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akingf5371
12-05-2013, 10:02 AM
Guys-
I recently bought a welder to start working on the 40 during the salt season that is winter here in Denver. I plan on doing the work in my garage, the only problem is that I don't have 220V in my garage. I got a quote of $1200 to install a sub-panel in the garage and install a 220V outlet. That seemed a little high and I'm kicking around the idea of doing it myself. The lines are run from my panel on the back of my house on a mast into the garage. I would need to install a 100 amp fuse and run the line on the mast into the garage for the sub panel. I have very little home electrical experience, much less something with high-voltages. I was wondering if someone who has experience in something like this wouldn't mind coming over and working out a game plan with me. I can do the work myself, I just want to make sure I'm doing everything correctly (permits and such) Thanks!

DaveInDenver
12-05-2013, 10:46 AM
Search the forum, there has been at least one thread about this.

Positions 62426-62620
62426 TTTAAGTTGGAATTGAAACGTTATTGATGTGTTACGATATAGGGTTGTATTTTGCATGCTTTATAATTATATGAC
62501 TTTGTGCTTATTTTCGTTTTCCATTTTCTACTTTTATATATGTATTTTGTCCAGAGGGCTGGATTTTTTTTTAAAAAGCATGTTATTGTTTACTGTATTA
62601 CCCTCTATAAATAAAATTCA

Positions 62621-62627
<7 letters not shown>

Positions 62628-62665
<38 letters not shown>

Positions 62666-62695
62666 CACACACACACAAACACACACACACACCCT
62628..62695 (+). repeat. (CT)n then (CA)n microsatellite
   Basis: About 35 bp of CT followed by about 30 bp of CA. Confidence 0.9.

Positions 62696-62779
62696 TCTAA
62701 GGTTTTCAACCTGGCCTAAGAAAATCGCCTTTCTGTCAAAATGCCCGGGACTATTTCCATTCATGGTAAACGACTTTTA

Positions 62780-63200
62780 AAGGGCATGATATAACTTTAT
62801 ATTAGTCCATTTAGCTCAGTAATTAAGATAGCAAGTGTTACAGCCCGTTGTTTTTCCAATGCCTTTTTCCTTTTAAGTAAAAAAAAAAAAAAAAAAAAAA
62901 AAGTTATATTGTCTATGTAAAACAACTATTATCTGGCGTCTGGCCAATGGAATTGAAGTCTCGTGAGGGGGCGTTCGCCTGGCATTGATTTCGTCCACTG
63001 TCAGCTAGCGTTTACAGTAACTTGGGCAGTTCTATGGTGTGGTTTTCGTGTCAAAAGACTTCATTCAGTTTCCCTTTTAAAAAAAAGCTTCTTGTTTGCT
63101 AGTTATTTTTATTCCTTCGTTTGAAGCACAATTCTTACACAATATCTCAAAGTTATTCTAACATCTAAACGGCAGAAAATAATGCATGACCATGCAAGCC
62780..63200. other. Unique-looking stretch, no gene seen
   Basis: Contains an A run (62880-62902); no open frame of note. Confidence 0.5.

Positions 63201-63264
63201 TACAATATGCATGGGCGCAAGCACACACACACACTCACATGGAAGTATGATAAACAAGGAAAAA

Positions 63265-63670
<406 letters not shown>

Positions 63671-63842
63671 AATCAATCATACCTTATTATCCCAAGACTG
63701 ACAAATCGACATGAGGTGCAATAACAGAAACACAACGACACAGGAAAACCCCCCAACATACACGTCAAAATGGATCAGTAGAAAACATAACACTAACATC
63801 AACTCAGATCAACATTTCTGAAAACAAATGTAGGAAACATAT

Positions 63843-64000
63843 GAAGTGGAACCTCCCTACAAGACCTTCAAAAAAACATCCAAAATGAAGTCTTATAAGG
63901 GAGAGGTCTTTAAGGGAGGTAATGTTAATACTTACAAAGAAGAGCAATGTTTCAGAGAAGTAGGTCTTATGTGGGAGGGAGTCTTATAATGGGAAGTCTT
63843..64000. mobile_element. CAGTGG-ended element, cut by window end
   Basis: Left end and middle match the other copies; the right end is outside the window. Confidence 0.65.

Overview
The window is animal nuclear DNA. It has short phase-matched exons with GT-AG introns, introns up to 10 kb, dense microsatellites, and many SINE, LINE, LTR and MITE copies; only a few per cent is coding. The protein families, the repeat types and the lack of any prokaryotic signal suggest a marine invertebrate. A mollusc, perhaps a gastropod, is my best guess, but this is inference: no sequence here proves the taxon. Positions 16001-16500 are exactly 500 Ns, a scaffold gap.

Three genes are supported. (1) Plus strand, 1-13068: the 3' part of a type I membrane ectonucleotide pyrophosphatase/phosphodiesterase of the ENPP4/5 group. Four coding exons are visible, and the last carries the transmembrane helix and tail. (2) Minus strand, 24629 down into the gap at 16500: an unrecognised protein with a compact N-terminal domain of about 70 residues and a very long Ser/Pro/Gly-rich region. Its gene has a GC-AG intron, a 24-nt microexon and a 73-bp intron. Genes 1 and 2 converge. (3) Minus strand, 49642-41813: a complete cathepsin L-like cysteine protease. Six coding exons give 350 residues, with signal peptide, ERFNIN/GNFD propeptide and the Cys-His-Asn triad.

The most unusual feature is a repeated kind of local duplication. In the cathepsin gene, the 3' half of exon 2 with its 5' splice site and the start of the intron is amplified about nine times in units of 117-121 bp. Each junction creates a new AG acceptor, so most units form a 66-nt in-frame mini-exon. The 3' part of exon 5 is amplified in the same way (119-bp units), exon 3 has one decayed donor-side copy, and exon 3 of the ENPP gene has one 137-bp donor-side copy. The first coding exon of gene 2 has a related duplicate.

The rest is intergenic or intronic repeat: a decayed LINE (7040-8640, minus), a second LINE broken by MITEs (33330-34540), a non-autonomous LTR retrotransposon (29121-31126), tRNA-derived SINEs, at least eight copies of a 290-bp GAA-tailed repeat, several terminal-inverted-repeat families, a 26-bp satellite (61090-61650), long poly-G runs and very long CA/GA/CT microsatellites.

You do need a permit in Denver for this.

Jacket
12-05-2013, 10:50 AM
There should be a couple of existing threads on this topic - here's one:

http://www.risingsun4x4club.org/forum2/showthread.php?t=16527

I added a new circuit to my garage for my welder, and it wasn't much trouble at all. If you can determine the max amp draw for your welder and ensure that you have space on your panel for a new breaker, then the rest is just running wire.

Tip #1: Make sure you shut off the main breaker on the house panel before you attempt to install a new circuit :)

subzali
12-05-2013, 10:58 AM
Tip #2 if your house is like mine it won't have a main breaker on the house panel so then you're screwed...:bawl:

DaveInDenver
12-05-2013, 11:03 AM
Tip #2 if your house is like mine it won't have a main breaker on the house panel so then you're screwed...:bawl:
Really? You'd have to pull the meter to work in the box? :-/

akingf5371
12-05-2013, 11:12 AM
Search the forum, there has been at least one thread about this.

You do need a permit in Denver for this.

You know, I didn't even think about searching for the solution. Thanks Dave!

There should be a couple of existing threads on this topic - here's one:

http://www.risingsun4x4club.org/forum2/showthread.php?t=16527

I added a new circuit to my garage for my welder, and it wasn't much trouble at all. If you can determine the max amp draw for your welder and ensure that you have space on your panel for a new breaker, then the rest is just running wire.